As I was playing, I was reminded of how much I am enjoying learning to play the guitar. It is still so new to me that it requires all of my concentration. For a moment, all the noise and pain in my head seems to quiet down long enough for me to make a beautiful sound from six strings. I reflected on the martyrdom of Perpetua (topic of my paper) and how God reminded her of her presence in multiple ways – through visions, prayer and deep physical sensations. As I played the guitar, I began to wonder if there is another ‘chorus’ in my life on repeat beyond “You have a lot going on”

Yes…

… I am loved.

… God is before, behind, beside and inside me

… God will provide for my needs

… God has and will continue to use me, my story, my gifts for his glory

Perhaps, I will be able to let these statements drown out and replace the noise of having a chaotic life.

Courage is not the absence of fear

September 7, 2014 1 comment

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“I learned that courage was not the absence of fear, but the triumph over it. The brave man is not he who does not feel afraid, but he who conquers that fear” – Nelson Mandela

This past week, I have attended many social events for Wycliffe’s orientation and there is indeed much to write about. An incredible concert by Martyn Joseph, whose music is prophetic and pastoral; and a sense of homecoming as it turned out to be a meeting place for all sorts of longtime friends from various places that I have travelled over the years. A bbq and chance to reunite with alumni who I know, students from last year and to meet some of my cohort. Over the weekend, we went on a retreat – and there are many happy moments that I am recalling to mind – especially the campfire singing and drama last night that had me in pain for laughing so darn hard. It’s been truly wonderful and I’m very thankful for a wonderful few days.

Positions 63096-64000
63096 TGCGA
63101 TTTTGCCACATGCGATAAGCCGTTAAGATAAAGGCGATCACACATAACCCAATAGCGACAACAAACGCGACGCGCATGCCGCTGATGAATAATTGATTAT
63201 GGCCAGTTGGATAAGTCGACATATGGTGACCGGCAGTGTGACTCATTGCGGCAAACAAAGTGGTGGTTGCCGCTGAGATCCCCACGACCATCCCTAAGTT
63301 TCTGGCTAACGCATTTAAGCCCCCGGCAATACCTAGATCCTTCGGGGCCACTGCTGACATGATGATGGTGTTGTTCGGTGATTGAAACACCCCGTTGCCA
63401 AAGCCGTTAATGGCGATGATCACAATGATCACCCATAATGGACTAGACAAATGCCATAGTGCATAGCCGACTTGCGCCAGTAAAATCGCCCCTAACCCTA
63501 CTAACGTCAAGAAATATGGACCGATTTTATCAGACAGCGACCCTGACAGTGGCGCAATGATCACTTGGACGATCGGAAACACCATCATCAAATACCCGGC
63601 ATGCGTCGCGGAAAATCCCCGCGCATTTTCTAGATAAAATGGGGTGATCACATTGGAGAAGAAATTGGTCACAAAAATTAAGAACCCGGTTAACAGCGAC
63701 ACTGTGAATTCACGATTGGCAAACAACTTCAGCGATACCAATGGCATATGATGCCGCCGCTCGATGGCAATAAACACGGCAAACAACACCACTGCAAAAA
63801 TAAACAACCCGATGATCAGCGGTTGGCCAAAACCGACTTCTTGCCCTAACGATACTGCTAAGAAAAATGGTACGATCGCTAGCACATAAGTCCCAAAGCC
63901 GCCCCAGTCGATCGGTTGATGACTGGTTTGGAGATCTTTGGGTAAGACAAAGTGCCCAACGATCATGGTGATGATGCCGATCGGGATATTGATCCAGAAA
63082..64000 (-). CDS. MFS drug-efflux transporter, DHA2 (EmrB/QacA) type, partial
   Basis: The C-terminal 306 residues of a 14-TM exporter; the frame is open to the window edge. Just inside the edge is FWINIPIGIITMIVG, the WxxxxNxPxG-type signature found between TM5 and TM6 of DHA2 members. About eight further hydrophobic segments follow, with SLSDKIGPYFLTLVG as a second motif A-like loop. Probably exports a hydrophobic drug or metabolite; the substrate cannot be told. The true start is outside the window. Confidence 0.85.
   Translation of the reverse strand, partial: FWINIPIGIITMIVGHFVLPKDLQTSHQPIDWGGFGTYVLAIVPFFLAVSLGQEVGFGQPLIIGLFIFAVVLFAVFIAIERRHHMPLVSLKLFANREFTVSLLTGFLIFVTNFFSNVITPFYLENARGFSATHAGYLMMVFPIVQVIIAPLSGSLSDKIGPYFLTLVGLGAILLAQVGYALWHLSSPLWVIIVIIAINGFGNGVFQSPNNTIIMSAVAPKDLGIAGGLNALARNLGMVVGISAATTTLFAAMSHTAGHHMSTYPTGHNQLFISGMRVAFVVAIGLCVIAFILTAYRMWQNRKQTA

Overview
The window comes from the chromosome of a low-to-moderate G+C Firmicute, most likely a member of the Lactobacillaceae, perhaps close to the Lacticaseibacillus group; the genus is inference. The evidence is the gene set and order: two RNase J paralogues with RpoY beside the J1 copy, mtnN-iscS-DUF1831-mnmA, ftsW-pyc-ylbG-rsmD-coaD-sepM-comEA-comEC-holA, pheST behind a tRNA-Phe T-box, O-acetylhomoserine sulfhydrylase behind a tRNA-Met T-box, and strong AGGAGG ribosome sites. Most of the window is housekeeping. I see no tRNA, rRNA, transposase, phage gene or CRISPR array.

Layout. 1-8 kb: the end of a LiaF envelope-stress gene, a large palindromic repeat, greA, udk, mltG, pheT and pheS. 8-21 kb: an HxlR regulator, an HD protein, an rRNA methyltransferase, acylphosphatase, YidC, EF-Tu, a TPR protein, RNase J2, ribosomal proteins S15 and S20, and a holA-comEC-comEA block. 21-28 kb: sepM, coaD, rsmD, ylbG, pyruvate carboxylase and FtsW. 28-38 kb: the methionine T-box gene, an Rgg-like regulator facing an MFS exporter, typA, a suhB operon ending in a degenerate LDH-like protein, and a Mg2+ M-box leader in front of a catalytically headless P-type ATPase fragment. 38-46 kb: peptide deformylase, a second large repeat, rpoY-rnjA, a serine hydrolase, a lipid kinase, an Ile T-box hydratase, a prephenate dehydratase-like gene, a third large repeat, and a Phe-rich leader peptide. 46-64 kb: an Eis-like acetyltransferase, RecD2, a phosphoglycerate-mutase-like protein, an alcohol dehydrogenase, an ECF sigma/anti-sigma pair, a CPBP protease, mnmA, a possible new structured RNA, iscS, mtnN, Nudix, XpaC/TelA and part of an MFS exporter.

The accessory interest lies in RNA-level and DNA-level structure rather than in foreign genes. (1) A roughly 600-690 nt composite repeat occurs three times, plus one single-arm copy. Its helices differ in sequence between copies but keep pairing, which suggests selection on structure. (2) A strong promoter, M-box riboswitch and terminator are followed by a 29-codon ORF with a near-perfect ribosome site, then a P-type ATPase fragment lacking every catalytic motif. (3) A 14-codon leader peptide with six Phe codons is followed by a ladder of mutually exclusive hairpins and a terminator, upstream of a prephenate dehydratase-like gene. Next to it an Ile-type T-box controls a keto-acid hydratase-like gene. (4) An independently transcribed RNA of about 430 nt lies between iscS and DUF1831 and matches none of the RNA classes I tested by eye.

But – I am an introvert who has lived the extraverted life the past few days. I welcomed the opportunity to take my cat outside on a leash with one of my textbooks and immerse myself in reading. When one friend heard about my weekend, her response was “Elizabeth, I am so proud of you.” I love coffee or walking dates. The intimate conversation between two friends. I can sometimes chat more than my extraverted friends. Introversion is not equivalent to shyness necessarily. I am often most confident when I am leading events with lots of people – my role is defined, I’ve thought about how the event is going to go, and largely, I am prepared and am not met with too many surprises. Yet, if I attend an event with lots of people – whether I know them or not – it is usually true that a lot of anxiety has been present before I get there. The conversation is not predictable and I am not in my element. I back out of events due to the fear I feel. My cave with my cat, books and cds are far more ‘safe’ than a weekend full of people I don’t know and social encounters.

I am reminded once again that courage is not the absence of fear. I met everyone on this retreat – students, faculty, staff, spouses. I introduced myself if I didn’t know them, I pushed myself to chat with people I had not met instead of sticking with the comfortable person I found. I also took care of the kids during some of the time, and I have to say – that provided a much needed haven from the anxiety-provoking chatter. And it was awesome! Awesome people with awesome gifts and stories. I loved it – it was hard for me, but I was happy that I had each conversation. I feel connected with the various people in a way that I hadn’t through orientation sessions. I’m ready to start classes and feel apart of the community!

There was one particular conversation that I would not have had if I had let the fear overtake me. I felt God lead me to a table of people I had not conversed with yet. I reluctantly sat down and peered over to the other tables full of people I already had met and wondered why I had just dived into the deep-end. Someone else joined our table and sat across from me. Our conversation led to opportunities to explore my giftings and calling in ways that I had not anticipated. Things are shifting and happening fast – and it’s exciting.

Courage is not the absence of fear – but the ability to feel the fear and do it anyways. I’m thankful for a God who pushes me out of my comfort zone to blessings that do what I naturally would hesitate to do. There is joy on the other side of courage.